Barbara Kruger’s piece, inspired by Hilary Clinton’s campaign, virtually copies the artist’s famous “Your body is a battleground print” with a few (more political) adjustments.
The presidential race is everywhere – we see it on TV, hear it over the radio, and read it in the newspaper. Now, thanks to Artists at the Front, a project cultivated and promoted by the National Endowment for the Arts, the race is breaking into the art world: the four main candidates (Clinton, Sanders, Trump, and Cruz) will each be followed and studied by an established American artist, who will then create work that represents each politician and the policies they represent.
As Hyperallergic notes, this project is a first for the NEA, which until now purposefully distanced itself from controversy. In contrast to the agency’s previous projects, Artists at the Front involves already-controversial personalities and policies, particularly those of Donald Trump and Bernie Sanders. Richard Prince will be working with Trump, and photographer Ryan McGinley will work with Sanders. Tagging along with Hilary Clinton and Ted Cruz will be Barbara Kruger and Romero Britto, respectively.
Perhaps most interesting is the artists’ commitment to the project. Prince, the “enfant terrible” of the art world,” admits that Trump is a fascinating character. While his policies and personality offend and divide people, Prince is attracted to the “interesting guy.” Besides the appeal of involvement with political characters, artists embraced the challenge of being selected for the project. As the article notes, a thorough vetting process tested the artist’s drive to be “at the Front.”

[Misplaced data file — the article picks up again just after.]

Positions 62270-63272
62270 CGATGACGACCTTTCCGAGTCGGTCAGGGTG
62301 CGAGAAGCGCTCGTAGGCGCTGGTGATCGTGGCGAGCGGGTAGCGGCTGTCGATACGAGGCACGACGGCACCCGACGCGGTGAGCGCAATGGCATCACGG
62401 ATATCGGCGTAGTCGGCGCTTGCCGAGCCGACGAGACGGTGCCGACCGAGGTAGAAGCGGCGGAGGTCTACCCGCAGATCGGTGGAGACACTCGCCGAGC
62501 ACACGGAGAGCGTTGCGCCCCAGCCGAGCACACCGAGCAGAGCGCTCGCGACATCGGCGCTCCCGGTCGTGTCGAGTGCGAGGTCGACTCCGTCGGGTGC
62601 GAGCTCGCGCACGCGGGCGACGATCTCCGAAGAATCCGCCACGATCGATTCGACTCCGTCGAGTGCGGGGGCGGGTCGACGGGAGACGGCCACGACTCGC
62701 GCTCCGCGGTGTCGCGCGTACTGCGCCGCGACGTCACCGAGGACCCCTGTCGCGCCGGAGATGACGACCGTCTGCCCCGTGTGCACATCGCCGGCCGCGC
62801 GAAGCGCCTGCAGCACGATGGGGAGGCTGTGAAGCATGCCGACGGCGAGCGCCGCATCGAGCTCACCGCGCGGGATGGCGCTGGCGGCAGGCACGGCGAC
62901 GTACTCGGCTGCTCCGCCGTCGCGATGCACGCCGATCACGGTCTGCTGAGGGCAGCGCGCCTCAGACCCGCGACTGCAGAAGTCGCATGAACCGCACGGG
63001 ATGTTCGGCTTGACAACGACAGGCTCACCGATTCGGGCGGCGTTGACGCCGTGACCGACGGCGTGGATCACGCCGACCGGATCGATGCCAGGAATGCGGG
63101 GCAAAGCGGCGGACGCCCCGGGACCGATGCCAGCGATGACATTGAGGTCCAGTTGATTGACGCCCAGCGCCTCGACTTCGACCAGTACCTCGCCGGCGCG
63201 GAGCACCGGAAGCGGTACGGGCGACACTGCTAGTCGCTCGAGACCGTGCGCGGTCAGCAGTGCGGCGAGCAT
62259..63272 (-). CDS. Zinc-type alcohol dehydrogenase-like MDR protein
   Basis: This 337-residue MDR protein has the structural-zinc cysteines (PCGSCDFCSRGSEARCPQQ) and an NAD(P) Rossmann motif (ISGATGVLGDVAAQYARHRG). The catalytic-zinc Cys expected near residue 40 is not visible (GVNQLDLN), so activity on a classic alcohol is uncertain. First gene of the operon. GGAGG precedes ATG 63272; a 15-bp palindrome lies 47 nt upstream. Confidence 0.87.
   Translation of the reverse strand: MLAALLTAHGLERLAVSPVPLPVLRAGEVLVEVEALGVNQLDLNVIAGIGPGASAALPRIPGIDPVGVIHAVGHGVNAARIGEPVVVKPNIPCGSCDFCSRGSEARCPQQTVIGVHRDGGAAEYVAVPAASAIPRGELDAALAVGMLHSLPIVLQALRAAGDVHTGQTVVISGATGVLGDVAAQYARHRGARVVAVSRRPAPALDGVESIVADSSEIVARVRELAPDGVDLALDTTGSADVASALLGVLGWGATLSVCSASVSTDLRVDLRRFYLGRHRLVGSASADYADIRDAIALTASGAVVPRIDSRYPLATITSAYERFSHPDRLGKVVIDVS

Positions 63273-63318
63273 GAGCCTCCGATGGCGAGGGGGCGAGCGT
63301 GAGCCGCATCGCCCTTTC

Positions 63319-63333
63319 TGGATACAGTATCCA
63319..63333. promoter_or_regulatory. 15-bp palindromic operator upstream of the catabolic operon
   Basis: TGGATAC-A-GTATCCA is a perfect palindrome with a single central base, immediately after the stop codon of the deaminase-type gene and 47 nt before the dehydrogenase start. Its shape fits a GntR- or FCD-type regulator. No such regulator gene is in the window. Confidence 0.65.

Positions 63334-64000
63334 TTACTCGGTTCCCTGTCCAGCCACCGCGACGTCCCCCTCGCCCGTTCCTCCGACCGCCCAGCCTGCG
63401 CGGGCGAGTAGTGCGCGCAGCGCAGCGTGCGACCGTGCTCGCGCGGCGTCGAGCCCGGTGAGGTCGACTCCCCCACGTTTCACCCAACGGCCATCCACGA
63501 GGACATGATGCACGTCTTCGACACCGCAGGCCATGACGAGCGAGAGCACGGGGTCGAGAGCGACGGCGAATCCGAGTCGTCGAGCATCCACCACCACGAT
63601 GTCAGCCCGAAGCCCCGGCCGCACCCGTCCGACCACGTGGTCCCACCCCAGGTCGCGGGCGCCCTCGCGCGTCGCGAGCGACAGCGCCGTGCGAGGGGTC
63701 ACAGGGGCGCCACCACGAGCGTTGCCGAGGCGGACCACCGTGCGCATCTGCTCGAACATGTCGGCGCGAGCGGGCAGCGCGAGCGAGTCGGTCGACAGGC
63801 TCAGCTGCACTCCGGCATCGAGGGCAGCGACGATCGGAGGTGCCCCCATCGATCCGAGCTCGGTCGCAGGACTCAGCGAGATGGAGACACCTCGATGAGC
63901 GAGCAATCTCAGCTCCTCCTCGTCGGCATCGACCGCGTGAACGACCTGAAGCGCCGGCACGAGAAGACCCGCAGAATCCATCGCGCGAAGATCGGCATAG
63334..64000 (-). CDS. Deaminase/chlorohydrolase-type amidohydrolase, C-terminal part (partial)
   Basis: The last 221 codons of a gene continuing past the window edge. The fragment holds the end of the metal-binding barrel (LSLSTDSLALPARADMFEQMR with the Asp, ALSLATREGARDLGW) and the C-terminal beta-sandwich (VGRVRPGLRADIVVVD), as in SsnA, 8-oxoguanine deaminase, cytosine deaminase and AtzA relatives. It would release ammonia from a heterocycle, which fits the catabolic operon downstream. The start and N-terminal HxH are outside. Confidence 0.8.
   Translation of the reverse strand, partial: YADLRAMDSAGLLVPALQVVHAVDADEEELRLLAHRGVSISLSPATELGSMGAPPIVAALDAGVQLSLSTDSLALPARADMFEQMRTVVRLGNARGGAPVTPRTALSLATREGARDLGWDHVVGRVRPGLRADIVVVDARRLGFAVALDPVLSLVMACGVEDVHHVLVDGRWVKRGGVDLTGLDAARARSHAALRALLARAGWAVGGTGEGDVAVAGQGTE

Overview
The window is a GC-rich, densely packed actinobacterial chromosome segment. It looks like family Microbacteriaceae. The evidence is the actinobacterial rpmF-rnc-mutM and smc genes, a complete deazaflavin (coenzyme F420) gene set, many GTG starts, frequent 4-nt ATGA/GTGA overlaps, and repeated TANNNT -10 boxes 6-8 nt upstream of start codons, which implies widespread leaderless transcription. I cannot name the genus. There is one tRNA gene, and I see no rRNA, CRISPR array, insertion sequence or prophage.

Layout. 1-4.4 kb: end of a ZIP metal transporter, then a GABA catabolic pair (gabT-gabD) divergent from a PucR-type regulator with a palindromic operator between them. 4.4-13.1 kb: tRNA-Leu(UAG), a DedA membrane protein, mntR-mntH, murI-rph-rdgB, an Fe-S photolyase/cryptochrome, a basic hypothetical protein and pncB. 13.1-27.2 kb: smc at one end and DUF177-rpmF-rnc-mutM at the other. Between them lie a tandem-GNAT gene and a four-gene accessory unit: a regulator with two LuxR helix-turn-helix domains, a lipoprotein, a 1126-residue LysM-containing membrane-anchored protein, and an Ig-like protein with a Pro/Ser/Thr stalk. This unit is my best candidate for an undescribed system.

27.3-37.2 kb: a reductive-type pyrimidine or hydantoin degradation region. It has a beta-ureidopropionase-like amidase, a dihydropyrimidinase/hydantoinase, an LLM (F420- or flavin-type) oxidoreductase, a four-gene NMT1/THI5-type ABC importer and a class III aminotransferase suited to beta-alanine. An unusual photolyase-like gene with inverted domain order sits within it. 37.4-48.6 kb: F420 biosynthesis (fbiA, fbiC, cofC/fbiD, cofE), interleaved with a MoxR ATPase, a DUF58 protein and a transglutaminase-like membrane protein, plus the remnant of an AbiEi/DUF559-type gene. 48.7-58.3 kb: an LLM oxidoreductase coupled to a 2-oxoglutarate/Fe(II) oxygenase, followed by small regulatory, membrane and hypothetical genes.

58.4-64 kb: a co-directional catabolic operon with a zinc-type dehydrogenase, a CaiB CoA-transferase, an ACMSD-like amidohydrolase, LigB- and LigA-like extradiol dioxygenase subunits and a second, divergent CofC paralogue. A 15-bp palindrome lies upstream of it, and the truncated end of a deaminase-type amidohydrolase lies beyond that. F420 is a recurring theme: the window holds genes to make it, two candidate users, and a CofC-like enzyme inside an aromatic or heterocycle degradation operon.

The project will also draw more attention to art policy and politicians’ involvement with the arts. Interestingly, the most talked-about candidate also has the most controversial stance on the arts. For decades, Donald Trump has demonstrated and vocalized a disregard and disrespect for art and its conservation. Again, this is a way in which the NEA, which Trump has vowed to defund, is inserting itself in a competitive political arena it used to always keep at arm’s length.